If you want to know who actually controls Bharti Airtel Limited (NSE: BHARTIARTL), you will need to look at the composition of its share register. And the group that holds the biggest slice of the pie are private companies with 43% ownership. In other words, the group is likely to gain the most (or lose the most) from its investment in the business.
Institutions, for their part, represent 30% of the company’s shareholders. Institutions often own shares in larger companies, and we expect to see insiders owning a noticeable percentage of smaller ones.
Let’s take a closer look at what different types of shareholders can tell us about Bharti Airtel.
If you are not interested in researching BHARTIARTL’s ownership structure, we have a free list of interesting investment ideas to potentially inspire your next investment!
What does institutional ownership tell us about Bharti Airtel?
Many institutions measure their performance against an index that approximates the local market. So they usually pay more attention to companies that are included in major indices.
Bharti Airtel already has institutions registered in the share register. Indeed, they hold a respectable stake in the company. This suggests some credibility with professional investors. But we cannot rely solely on this fact since institutions sometimes make bad investments, like everyone else. When multiple institutions hold a stock, there is always a risk that they are in a “crowded trade”. When such a transaction goes wrong, multiple parties may compete to quickly sell shares. This risk is higher in a company with no history of growth. You can see Bharti Airtel’s historical revenue and earnings below, but keep in mind there’s always more to the story.
Hedge funds don’t have a lot of shares in Bharti Airtel. Bharti Enterprises Limited is currently the largest shareholder, with 43% of the outstanding shares. In comparison, the second and third shareholders hold around 12% and 1.5% of the shares.
After digging a little deeper, we found that the 2 major shareholders collectively control more than half of the company’s shares, implying that they have considerable power to influence company decisions.
Institutional ownership research is a good way to assess and filter the expected performance of a stock. The same can be obtained by studying the feelings of the analyst. There are plenty of analysts covering the stock, so it might be interesting to see what they are predicting as well.
Bharti Airtel Insider Ownership
The definition of an insider may differ slightly from country to country, but board members still matter. The management of the company runs the company, but the CEO will answer to the board of directors, even if he is a member of it.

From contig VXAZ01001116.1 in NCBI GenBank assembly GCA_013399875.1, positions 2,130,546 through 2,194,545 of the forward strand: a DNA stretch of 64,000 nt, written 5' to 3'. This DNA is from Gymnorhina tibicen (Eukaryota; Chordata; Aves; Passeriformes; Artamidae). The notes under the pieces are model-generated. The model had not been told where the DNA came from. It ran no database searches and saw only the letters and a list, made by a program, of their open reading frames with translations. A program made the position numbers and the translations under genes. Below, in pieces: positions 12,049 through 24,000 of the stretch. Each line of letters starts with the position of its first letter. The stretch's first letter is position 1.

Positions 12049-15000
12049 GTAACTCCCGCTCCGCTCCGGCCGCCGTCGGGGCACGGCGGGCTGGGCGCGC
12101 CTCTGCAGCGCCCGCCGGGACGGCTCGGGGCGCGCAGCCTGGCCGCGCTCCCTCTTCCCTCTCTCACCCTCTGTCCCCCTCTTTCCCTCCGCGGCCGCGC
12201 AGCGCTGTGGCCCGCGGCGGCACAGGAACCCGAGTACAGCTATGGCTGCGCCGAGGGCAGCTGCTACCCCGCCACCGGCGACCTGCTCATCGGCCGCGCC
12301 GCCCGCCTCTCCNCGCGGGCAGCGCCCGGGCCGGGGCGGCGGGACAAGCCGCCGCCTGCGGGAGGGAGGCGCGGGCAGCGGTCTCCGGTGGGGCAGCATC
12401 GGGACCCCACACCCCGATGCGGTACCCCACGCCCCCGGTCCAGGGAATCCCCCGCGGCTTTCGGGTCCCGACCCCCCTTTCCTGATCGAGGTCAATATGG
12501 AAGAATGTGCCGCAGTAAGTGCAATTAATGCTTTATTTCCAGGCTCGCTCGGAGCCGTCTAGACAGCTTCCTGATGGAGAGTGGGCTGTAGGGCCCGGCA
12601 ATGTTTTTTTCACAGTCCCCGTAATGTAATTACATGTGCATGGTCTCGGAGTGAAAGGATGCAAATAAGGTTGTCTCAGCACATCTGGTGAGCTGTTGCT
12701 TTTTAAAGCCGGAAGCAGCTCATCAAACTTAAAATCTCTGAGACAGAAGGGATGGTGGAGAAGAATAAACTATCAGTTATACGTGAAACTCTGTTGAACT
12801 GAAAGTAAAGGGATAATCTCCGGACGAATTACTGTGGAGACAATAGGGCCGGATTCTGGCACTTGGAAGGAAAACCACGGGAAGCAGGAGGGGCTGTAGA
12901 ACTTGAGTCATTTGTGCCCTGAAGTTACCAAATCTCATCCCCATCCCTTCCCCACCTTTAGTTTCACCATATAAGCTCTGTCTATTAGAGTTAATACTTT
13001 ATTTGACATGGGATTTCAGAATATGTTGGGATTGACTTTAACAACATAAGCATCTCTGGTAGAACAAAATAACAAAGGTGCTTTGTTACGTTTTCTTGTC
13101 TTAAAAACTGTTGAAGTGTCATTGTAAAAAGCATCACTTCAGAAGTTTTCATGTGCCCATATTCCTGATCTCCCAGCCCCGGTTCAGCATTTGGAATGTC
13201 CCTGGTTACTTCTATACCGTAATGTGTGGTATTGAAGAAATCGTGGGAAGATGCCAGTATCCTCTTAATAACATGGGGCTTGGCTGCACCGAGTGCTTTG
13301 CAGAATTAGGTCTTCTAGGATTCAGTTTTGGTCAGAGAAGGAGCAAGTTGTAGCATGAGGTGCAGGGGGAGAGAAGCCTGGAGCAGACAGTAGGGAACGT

I generally consider insider ownership to be a good thing. However, there are times when it is more difficult for other shareholders to hold the board accountable for decisions.
Our information suggests that insiders of Bharti Airtel Limited own less than 1% of the company. However, insiders may have an indirect interest through a more complex structure. It’s a very big company, so it would be surprising to see insiders owning much of the company. Although their stake is less than 1%, we can see that the board members collectively own 1.4 billion shares (at current prices). It’s always good to see at least some insider ownership, but it might be worth checking to see if those insiders have sold.
General public property
With a 15% stake, the general public, consisting mainly of individual investors, has some influence over Bharti Airtel. Although this group may not necessarily make the decisions, they can certainly have a real influence on the way the business is run.
Private Company Ownership
It seems that private companies own 43% of the shares of Bharti Airtel. It might be worth exploring this further. If related parties, such as insiders, have an interest in any of these private companies, this should be disclosed in the annual report. Private companies may also have a strategic interest in the company.
Ownership of a public company
It seems to us that public companies own 12% of Bharti Airtel. It’s hard to say for sure, but it suggests they have intertwined business interests. This could be a strategic stake, so it’s worth monitoring this space for ownership changes.
It is always useful to think about the different groups that own shares in a company. But to better understand Bharti Airtel, we need to consider many other factors. Example: we have identified 3 warning signs for Bharti Airtel you should be aware of, and 1 of them is potentially serious.
But finally it’s the future, not the past, which will determine the performance of the owners of this company. Therefore, we think it’s advisable to take a look at this free report showing whether analysts are predicting a brighter future.
NB: The figures in this article are calculated using trailing twelve month data, which refers to the 12 month period ending on the last day of the month the financial statements are dated. This may not be consistent with the annual report figures for the full year.
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This Simply Wall St article is general in nature. We provide commentary based on historical data and analyst forecasts only using unbiased methodology and our articles are not intended to be financial advice. It is not a recommendation to buy or sell stocks and does not take into account your objectives or financial situation. Our goal is to bring you targeted long-term analysis based on fundamental data. Note that our analysis may not take into account the latest announcements from price-sensitive companies or qualitative materials. Simply Wall St has no position in the stocks mentioned.
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